A collection of maps to help see the spatial distribution of crime.
For these maps, I trimmed back the data from Beat 2a30 to encompass only the Heights - basically from
I-10 to the south, I-610 to the north, Durham to the west, and Studewood to the east. I have generated both bubble maps
showing the actual locations and number of incidents, as well as contour maps which are better for discerning trends.
The raw data was by block, so for posting the data I have calculated the center location of each block.
Additionally there is an interactive mapping application available.
Source code for the geocoding and map creation is also included.
It is clear that there are two hotspots for thefts in businesses. Not surprisingly they more or less correspond to where the majority of the businesses are.
This is primarily theft from automobiles. Again, a big hotspot around Yale and 19th.
Note that this is not breaking and entering - that would be burglary. Presumably this is stealing things off a porch, or out of the yard, or an open garage.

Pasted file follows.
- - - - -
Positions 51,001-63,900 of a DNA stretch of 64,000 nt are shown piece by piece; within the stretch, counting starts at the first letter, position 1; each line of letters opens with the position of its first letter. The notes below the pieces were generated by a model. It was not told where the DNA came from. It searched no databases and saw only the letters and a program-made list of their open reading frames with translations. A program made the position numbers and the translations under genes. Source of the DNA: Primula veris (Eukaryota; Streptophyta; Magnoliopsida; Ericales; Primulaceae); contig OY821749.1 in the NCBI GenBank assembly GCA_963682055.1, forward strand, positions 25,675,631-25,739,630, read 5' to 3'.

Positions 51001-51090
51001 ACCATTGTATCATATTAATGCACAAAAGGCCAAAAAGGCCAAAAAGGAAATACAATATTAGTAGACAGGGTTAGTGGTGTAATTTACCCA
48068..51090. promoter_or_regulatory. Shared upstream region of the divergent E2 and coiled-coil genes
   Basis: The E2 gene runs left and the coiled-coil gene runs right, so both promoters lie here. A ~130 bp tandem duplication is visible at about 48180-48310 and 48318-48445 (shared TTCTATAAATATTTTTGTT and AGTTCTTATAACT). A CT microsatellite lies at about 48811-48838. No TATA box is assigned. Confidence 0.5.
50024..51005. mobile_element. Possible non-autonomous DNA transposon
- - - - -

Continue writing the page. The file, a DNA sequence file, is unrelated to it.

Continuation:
I'm guessing that this has to be stealing stuff from cars parked on the street.
It appears that around the old Fiesta was a hotspot for auto theft. Although maybe it had more to do with all the used car dealerships?
Not sure if there are any meaningful patterns here. The numbers are rather low, so it may be a more or less random scatter.
It is interesting to contrast this map with thefts from businesses. This map seems to be much more concentrated along good escape routes - major thoroughfares.
Residential burglary seems to be largely equal opportunity. The only interesting anomaly I see is the higher rate of burglary in the north-east corner of the Heights.
Now to scary crime - robbery. Clear hotspot at Yale and 20th - Kroger, CVS, and Walgreens?
A few hotspots - Kroger?
I interpret being robbed on the street as being mugged. In the interactive tool we will be able to look at the locations at different times of day.
Thankfully the most frightening crime - being held up in your home - is pretty rare. If there is a bias it seems that the little strip between Durham and Shepherd is more at risk than other areas, but the difference is small.
Alan Jackson is a retired geophysicist, with time to learn some new skills and do stuff that may benefit the neighborhood.
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